English Language Day | 23rd April
English Language Day | 23rd April
Every year on April 23, the United Nations Department of Public Information celebrates English Language Day. One of the six official languages used throughout the company and spoken by 1 out of 4 people throughout the world, English has become a global language. It is the third most spoken language in the world, right after Chinese and Spanish.
The UN’s language days aim to promote equal use of all six of the organization’s official languages while celebrating multilingualism and cultural diversity. That is why the Department of Public Information proposed that each of the six languages – English, French, Chinese, Spanish, Arabic and Russian – should have a day dedicated to them.
The date of April 23rd was chosen because it is believed to be the birth as well as death day of the famous playwright – William Shakespeare. Shakespeare has had a significant influence on contemporary English and is the most well-known playwright who wrote in English.
Why is Shakespeare still relevant?
Shakespeare generated hundreds of new terms and expressions that are still used today thanks to his inventive use of language. Shakespeare was the first person to use words like “critical”, “suspicious” and “pious”. His famous phrases like “To be or not to be, that is the question” (Hamlet) and “Fair is foul and foul is fair” (Macbeth) are still in use today.
Not only his fair use of wordplay but the way he put forth his stories showed his understanding of the human psyche and made the plays more relatable. He explored themes like ambition, fear, friendship and betrayal in his dramas, making them stand out among their peers and way ahead of their time, and the supernatural element adds some flavor to them.
His characters are complex and multidimensional, with virtues and vices, and they often struggle with conflicting desires and motivations. Shakespeare’s dramas critique the fleeting nature of human life and the inevitability of death. His plays often feature characters who are haunted by their mortality and who struggle to find meaning and purpose in a world that is ultimately transitory. These features keep Shakespeare’s plays fresh in the case of English literature.
Shakespeare added glory to the language for sure, but there are still barriers while learning English for many people. Modern English is easier than what was used in Shakespearean times, but it still is rather complicated! Here are a few tips to enhance your English-learning process further.
Tips for Studying English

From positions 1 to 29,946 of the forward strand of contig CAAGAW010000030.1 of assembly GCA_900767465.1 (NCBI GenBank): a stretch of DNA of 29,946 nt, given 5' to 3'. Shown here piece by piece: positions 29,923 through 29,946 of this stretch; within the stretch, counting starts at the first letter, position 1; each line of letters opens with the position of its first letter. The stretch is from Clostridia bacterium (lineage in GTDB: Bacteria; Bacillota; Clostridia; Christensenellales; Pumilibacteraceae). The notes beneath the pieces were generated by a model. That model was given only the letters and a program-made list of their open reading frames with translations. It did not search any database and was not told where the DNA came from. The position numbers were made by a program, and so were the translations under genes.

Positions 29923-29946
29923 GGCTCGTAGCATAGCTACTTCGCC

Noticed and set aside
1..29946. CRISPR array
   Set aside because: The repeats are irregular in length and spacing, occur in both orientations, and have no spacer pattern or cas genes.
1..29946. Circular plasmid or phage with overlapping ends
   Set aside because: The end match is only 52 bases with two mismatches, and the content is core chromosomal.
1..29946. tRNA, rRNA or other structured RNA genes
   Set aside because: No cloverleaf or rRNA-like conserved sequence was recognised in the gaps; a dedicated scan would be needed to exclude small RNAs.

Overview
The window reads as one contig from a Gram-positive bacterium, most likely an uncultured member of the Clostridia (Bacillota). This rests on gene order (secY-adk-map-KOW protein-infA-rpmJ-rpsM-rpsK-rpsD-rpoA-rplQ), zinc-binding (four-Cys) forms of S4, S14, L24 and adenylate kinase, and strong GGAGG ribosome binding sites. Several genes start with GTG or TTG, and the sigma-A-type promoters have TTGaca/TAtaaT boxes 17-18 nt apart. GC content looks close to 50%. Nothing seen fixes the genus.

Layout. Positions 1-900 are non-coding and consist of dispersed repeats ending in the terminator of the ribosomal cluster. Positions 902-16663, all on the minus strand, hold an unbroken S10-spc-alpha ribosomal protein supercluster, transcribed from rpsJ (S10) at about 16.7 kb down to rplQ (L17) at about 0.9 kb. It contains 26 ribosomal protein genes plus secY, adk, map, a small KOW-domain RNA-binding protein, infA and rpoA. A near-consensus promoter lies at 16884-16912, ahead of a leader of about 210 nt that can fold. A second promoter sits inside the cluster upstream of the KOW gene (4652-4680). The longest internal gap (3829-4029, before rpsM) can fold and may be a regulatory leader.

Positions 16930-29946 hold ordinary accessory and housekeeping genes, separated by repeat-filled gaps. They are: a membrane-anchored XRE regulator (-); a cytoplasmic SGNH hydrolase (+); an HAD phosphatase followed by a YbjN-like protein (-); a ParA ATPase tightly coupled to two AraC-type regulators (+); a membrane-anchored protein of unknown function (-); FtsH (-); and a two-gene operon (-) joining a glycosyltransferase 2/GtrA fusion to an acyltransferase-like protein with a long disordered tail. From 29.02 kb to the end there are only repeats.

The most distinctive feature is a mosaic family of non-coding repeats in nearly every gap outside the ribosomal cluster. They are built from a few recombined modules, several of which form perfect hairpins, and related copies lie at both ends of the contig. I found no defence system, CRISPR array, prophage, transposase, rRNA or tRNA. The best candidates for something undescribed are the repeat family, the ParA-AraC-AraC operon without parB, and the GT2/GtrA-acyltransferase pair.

- Be mentally prepared to revise and memorize certain concepts/rules.
- Try to READ, LISTEN, WATCH and WRITE any and all sorts of content regarding the language and the country. It could be a YouTube video about sports or a news article on a festivity.
- If you are a beginner, take baby steps – start by reading books meant for kids and pre-teens, as their vocabulary is simple.
- Expand your network – Look up groups with native speakers, connect with them and get as much information and small details as possible! There are several language servers on Discord, LinkedIn, and even other specific apps.
- Use the internet as a means of learning – there are many apps which are meant for language learning. Several online resources are available as well.
- Look up credible sources – if you’re learning on your own, you can sign up for authentic courses or websites; you can also buy recommended grammar and comprehension books.
- Start thinking in your target language – many learners think in their own language and then translate it into English. It may not always work, as the grammar patterns and nuances change from language to language. Instead, try to think in the language you’re learning – English, in this case – as much as possible.
Fun Facts about English and English Literature
- The best-known and first epic poem in English is “Beowulf”, a story about a classic hero.
- Writers from the Middle English period (1200s – late 14th century) did not necessarily write in English. Geoffrey Chaucer was the first to write completely in English.
- The first novel written on a typewriter is “Tom Sawyer”, written by Mark Twain.
- A statement or expression known that uses every letter in the alphabet is called a “pangram”. A common example is “The quick brown fox jumps over the lazy dog.”
- The shortest grammatically correct sentence in English is “I am”.
- “Angry” and “hungry” are the only two commonly used words in English that finish in -gry.
English is a widespread language today. Celebrating English Language Day promotes the language and everything that surrounds it, encouraging more people to enjoy its beauty. Irrespective of the region, English is the language that connects people worldwide. So, as Shakespeare says, “the be-all and the end-all” – the ultimate aim of human beings should be to appreciate the privilege of multilingualism and explore more cultures.
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